The Purpose Behind Prehab

At Team PRS we stress the 10/20/Life Warm Up and doing your individual prehab exercises as a non-negotiable part of starting your workout. The prehab, warm up, and rehab if you need it, can be very effective, or very ineffective depending on how much effort you’re putting into it.

I remember when I first started working with Brian Carroll and I told another gym friend I was doing the 10/20/Life program. He said he had tried it out as well, but got sick of doing bird dogs because he didn’t feel like they did anything. It’s not very hard to go on hands and knees and extend one arm and one leg. It’s also not that hard to do a plank from side to side or do a half crunch and hold it for 10 seconds. Other commonly seen warmups like walking side to side with a band around your knees, doing dead bugs, and lots of variations of different core type movements aren’t very challenging if you go through the motions. The key part being “go through the motions.” You’ve gotta have a purpose behind your prehab!

If you want any of these exercises you’re doing to actually help, you’ll need to work for it. First, you need to know what you’re trying to accomplish with each exercise. When you’re doing banded side-walks, don’t squat down and move side to side, be deliberate with each step. Put one foot out, plant it in the ground, grip the ground with your feet and toes so that everything from your foot up to your glutes comes alive and engages, and then bring the other foot over. Do it slow and don’t rush it. The idea is to build coordination and stability, not just make your buns burn. The bird dog is probably the easiest one to mistake for being very basic when there’s a lot going on. You’re pushing into the ground with your down hand and foot, creating stability and gripping the floor at the same time with both, working your serratus, lats and various core muscles from both sides. Up top, you’re extending one arm up and getting some good mobility through the thoracic spine, while kicking out firmly with your back leg and keeping the spine from hyperextending while working your glute and hamstring.  You’re getting all the criss-cross, multi-directional, stability and mobility goodness that core work demands, and most people don’t even know it.

The McGill crunch is the same way. The purpose is to train your rib cage to be able to lock down, while stiffening the rest of your trunk through the lower abs, hips flexors and legs with the leg that’s extended. Especially with squatting we have a significant tendency to over arch and put stress on the lower spine by flaring the ribs upwards. Mastering the crunch will alleviate that. We can move on to any host of different exercises and how useful they could be, but people miss out on so much. Almost all thoracic mobility exercises will have someone jutting their head forward or splaying their ribs to get the amount of mobility they want out of their shoulders. KB carries just walked up and down, instead of practicing posture and balance that could add to their effectiveness.  Planks will almost always fall short of their potential because people think it’s just an ab exercise and not something that strengthens your serratus, lats and back because you have to stabilize while your shoulders spread open….I bet pushups could do 10x more than most people use them for if they were conscious of all the stuff going on when they push up and down.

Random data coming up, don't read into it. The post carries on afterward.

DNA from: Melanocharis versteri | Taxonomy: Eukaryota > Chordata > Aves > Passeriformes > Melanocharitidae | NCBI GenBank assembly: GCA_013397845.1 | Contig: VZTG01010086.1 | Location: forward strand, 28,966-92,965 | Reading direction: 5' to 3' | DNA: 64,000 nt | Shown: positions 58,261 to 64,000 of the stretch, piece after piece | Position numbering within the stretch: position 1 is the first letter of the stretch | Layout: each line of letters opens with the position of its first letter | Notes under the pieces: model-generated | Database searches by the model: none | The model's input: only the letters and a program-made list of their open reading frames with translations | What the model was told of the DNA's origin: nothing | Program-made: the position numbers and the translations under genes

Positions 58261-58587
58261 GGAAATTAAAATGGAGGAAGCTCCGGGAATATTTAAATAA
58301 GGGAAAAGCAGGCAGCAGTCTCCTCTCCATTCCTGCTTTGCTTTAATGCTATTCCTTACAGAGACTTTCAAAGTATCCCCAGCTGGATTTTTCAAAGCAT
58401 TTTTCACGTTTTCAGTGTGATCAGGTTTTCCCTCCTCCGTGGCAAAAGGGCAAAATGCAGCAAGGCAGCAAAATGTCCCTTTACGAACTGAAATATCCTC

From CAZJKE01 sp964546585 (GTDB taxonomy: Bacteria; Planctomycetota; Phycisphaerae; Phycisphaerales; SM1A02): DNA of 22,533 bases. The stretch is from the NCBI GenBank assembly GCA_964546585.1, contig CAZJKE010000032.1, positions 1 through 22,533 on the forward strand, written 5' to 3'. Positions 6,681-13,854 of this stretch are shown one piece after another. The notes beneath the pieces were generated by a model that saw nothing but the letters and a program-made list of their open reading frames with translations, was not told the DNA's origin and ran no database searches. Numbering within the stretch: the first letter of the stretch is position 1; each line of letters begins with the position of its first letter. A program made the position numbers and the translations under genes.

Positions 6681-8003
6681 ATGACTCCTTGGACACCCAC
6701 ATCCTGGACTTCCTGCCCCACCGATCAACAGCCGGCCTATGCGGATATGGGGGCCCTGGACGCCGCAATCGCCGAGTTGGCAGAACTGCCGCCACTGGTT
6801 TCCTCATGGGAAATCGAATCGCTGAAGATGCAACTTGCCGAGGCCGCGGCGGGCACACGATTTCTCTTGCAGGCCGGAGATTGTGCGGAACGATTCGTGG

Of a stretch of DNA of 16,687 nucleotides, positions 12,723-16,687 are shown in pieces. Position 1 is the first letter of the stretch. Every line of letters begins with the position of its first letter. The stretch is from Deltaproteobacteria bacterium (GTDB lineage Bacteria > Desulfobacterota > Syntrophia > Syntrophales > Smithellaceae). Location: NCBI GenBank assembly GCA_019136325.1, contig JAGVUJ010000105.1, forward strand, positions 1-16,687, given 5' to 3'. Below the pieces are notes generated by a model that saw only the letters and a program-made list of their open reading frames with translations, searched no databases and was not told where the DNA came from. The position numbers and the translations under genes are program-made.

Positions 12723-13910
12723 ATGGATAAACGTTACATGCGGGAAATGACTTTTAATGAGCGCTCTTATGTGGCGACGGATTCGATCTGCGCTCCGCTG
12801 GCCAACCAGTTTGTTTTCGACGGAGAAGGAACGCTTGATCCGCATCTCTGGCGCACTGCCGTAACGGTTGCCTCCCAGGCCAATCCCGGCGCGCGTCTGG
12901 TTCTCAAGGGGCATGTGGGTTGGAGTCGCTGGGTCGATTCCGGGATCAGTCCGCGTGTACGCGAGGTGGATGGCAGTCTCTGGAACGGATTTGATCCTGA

Back to my point – there’s a purpose behind what you’re doing and the exercises you’ve been assigned by a PT, or the exercises that you’ve heard are so helpful from books, or online. Pay attention from the minute you begin the exercises to when you end it and think about what’s going on everywhere, from the grip of your foot and arch into the ground, to the position of your ribcage, to the angle of your head and neck and so on. Giving attention to the little exercises that help keep us healthy is as important as the big exercises that we train to improve. Just like a big tall tree is impressive on the outside to look at, it’s got an equally remarkable root system below that nourishes it and keeps it from falling over under its immense size. Think of your prehab as growing your roots down into the ground, so that your strength won’t topple you in your prime.

Want to learn about prehab and rehab for back pain? Pick up a book combo and choose from; Gift of Injury, Back Mechanic, 10/20/Life, or Ultimate Back Fitness and Performance all at  

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Tucker Loken is a Bodybuilder turned Powerlifter turned Powerbuilder from Eugene, Oregon. He did his first bodybuilding show when he was still in high school, and has been training male and female competitors for shows since 2011. Several years ago he decided to take a step away from his normal routine and learn how to get strong. He worked with Brian for 9 months, added 200 pounds to his raw total and qualified as an Elite lifter in the 220 pound weight class. He returned back to bodybuilding much stronger and now incorporates the 10/20/Life philosophy into his training to keep himself healthy and making continual progress in the Big 3 as well as adding size and shaping his physique. Now part of Team PRS, he brings his unique expertise of nutritional knowledge and how to balance Bodybuilding with Powerlifting to help athletes achieve their best potential.
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